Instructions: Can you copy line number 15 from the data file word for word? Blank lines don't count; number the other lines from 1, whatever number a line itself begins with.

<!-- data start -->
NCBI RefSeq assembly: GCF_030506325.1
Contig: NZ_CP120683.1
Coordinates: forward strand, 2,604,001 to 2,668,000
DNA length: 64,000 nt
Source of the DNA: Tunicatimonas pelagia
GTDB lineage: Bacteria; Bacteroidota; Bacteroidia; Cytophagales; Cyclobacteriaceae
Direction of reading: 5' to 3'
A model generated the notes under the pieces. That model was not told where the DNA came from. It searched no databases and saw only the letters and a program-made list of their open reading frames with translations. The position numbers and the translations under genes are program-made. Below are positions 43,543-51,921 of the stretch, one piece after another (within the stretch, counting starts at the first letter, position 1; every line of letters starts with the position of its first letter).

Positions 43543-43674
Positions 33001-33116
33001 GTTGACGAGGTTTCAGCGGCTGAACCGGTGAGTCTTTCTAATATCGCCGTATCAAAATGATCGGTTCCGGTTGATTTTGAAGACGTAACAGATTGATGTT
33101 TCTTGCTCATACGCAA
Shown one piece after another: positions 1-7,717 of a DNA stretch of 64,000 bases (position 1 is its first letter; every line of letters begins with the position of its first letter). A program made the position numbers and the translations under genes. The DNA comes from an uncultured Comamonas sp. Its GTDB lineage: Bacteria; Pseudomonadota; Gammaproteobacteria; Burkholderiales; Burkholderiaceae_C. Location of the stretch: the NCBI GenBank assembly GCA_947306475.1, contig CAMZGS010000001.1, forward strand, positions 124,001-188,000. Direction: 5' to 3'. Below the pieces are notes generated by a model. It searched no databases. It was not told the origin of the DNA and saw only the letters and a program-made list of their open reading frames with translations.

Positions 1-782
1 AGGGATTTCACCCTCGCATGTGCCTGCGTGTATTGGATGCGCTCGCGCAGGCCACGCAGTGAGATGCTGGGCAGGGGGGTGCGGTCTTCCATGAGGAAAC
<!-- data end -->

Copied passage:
1 AGGGATTTCACCCTCGCATGTGCCTGCGTGTATTGGATGCGCTCGCGCAGGCCACGCAGTGAGATGCTGGGCAGGGGGGTGCGGTCTTCCATGAGGAAAC